There is the 3-D lesson and there is the family history lesson.
"On my father's side I had an aunt and cousin diagnosed with breast cancer before they were 50,' she says. "My mom had siblings with cancer. I took genetic testing for cancer and it came back negative."
Lesson Two: just because the test is negative doesn't mean you're free and clear.
And family history had a hand in how she has approached it all. When she was seven, her father, Alfred Multari Sr., passed at the age 43 of Hodgkin's disease. She was the youngest of six and he never told anyone but her mother and her aunts. When he went into the hospital for the last time, everyone thought it was for a checkup. A week before he died he called his father on Father's Day and still didn't tell him.
"He wanted to watch his kids grow," Christine Zampese says. He didn't want other people to hurt. He didn't want people to remember him sick."
His daughter may be sick, but no one would begin to think it. She and Kenny kept a good enough lid on it that when people saw her bald on Facebook during the summer, they just assumed she had sheared her hair in support of someone else.
"That's the kind of person she is. She means so much to a lot of people," Ken Zampese says. "She gives so much of herself.
"We were built for this because of our commitment to each other and family."
Indeed no one can sum up the impact on a caregiver better than Mary Jane Combs.
"Patrick has taken care of me in ways I'm sure we never could have imagined," she says.
Kenny Zampese says the unkind fates have also dealt a kind one. It has, he says, galvanized his relationship with friends and colleagues.
"It gives your friends a reason to say how they feel more than they have," he says.
Zampese has been with the Bengals 13 seasons and Combs 21, so they know each other. But now they make sure they stop and chat when their paths cross in the lunch room or hallways. One day last spring, Zampese came around looking for Combs in his office, but he was told he was with Mary Jane at a doctor's appointment.
"You don't just ask how she's doing,' Combs says. "You also want to know how he's doing, too."
It is Chris Zampese who organizes the monthly dinners for the coaches' wives and still does when she can. It was Chris who visited her good friend, the wife of former Bengals linebacker Kevin Walker, before she died of cancer a few years ago.
"I felt so flattered that people would actually think I had done that for someone," she says. "But word kind of started to get out last week."
Naturally, it was at a Bengals-San Diego game. During "The Stand Up To Cancer" ceremony, where fans were asked to write on placards the name of a person battling the disease. In the press box, PJ Combs asked media types to hold signs with Mary Jane's name on them and he sent the photos to her in the stands as soon as he could.
"I was at the game and didn't even look at my phone until halftime," Mary Jane Combs says. "It was really cool. It's very humbling to see that much support."
The family at St. Xavier game.
Christine Zampese's open secret was suddenly about to happily vanish on social media because it unleashed a torrent of support.
Peggy Lewis, Marvin's wife, had everyone in her box write Chris' name on their sign and they went wild screaming her name and waving their cards. A section away down below, she emotionally waved back.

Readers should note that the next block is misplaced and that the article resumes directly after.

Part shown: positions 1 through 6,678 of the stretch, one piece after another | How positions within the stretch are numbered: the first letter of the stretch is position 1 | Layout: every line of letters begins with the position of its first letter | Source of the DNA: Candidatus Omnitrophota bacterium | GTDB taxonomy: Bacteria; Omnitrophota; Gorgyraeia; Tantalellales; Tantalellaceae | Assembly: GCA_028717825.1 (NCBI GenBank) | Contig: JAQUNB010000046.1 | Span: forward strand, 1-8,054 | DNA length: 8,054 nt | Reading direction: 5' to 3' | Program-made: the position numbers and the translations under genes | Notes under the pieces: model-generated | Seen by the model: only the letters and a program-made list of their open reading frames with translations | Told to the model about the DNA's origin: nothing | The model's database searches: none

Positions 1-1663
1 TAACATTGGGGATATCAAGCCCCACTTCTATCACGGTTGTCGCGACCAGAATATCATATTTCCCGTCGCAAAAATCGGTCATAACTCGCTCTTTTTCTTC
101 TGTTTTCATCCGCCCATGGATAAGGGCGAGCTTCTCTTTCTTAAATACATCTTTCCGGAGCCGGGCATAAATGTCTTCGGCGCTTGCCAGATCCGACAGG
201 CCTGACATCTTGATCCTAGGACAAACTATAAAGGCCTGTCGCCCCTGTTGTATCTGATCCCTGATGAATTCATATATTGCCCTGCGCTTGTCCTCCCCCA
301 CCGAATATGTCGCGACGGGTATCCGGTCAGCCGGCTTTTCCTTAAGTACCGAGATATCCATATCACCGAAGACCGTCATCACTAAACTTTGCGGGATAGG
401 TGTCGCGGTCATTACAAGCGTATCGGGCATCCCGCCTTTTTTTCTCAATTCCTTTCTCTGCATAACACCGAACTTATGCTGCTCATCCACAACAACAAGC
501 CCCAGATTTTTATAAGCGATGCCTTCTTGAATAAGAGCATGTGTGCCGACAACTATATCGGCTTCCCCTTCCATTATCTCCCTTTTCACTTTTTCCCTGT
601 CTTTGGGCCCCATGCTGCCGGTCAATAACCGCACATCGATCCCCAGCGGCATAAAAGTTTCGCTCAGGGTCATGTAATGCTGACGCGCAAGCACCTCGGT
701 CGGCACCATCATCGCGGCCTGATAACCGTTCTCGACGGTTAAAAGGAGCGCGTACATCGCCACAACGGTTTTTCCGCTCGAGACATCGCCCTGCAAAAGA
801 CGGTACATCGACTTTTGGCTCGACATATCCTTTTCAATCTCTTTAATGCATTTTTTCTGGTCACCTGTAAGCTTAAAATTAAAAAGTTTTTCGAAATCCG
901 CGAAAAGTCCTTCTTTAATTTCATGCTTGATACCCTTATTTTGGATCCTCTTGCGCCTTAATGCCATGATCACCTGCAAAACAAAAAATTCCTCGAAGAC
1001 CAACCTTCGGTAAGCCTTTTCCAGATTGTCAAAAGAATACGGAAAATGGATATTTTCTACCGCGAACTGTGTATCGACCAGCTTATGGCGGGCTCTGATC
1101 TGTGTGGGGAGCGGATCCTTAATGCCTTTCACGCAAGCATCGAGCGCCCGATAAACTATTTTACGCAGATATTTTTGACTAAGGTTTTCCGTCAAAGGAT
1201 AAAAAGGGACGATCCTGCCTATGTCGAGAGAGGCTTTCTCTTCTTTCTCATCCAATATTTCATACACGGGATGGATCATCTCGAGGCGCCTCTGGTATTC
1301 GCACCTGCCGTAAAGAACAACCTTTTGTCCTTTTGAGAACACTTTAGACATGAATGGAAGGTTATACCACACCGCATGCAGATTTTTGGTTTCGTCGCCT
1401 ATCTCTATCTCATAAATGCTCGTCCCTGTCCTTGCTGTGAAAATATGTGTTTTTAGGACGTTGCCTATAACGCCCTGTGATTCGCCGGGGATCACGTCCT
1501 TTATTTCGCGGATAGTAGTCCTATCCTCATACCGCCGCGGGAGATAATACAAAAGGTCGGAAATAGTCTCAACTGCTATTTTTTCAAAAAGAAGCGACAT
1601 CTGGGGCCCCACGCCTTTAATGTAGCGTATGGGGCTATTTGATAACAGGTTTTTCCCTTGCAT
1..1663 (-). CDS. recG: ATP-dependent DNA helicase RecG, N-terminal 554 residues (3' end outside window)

Some of those pictures made it to Facebook and she heard from friends as far away as Spain. But it really hit her when Anthony took a picture of one of the placards that was leaning against a blackboard in the locker room.
"Mrs. Zampese," it said.
"Now you know you're family when you come into locker room and you see this," she says. "We're blessed to be with the Bengals. They are my family. The coaches' wives take me places.
"We've been with so many teams," she says. "To have an owner acknowledge me and know me to the point they have sent me flowers and have told me to keep it up, it's amazing."
Except maybe for a John Wayne movie, no one circles the wagons better than a football team. Rhonda Simmons, wife of special teams coordinator Darrin Simmons, has been in charge of the E-mail chain making sure the Zampeses have what they need. The helpers range from the owner's wife to coaching assistants Sandy Schick and Jamie Janette.
Lewis and offensive coordinator Hue Jackson have told Ken Zampese whenever he needs the time, take it, just what Mike Brown and the Blackburns told PJ Combs.
Sometimes it's not a casserole or sandwiches, it's just a movie. Like the other day, when Peggy Lewis and Kathy Alexander, the wife of offensive line coach Paul Alexander, took her to the movies. To celebrate her last chemo treatment last week, Rhonda helped her organize a dinner out.
The social media coup de grace came when Marina noted that last treatment with a tweet that celebrated "my BFF." For a mother and father who would split up the football games by halves to make sure they could see both Marina cheering and Anthony playing, it meant everything.
"It's been overwhelming the support from everywhere,' she says. "Really, the only thing that is a negative is chemo sucks. I wouldn't wish that on anyone."
Six treatments. One every three weeks. Not so much pain. But constant nausea. More intense as you go. The last one was on a Thursday. She just couldn't make it to St. X on Friday.
"The thought of smelling people's food, I was just too sick," she says. "But I watched it on the computer so I feel like I didn't miss it."
She didn't miss a thing. When No. 11 (because Anthony was born on 11/11), made a hit on a kickoff, her phone lit up like the PBS scoreboard.
It's like when one of her relatives called wanting to know why she couldn't come for Christmas.
"We've got a game,' she said, a bit exasperated. "This is my life and I love it."
Not too long ago, the quarterbacks and their wives were over the house for dinner and she let them know the last time she cut her hair short, about 15 years ago, Kenny Zampese's Rams went to the Super Bowl but lost.
"Now I've gone all in. I've lost it all," she told them. "You better win the Super Bowl."
After the Oct. 22 surgery, radiation is all that's left. And they hope and believe it will be eradicated. The timetable seems a bit hazy on when the radiation treatments begin and end.
But Christine Zampese, football coach's wife all the way, has a script in mind.
"I told Peggy Lewis and Katie Blackburn it has to be all done by January,' she says. "I have playoffs and a Super Bowl to get to."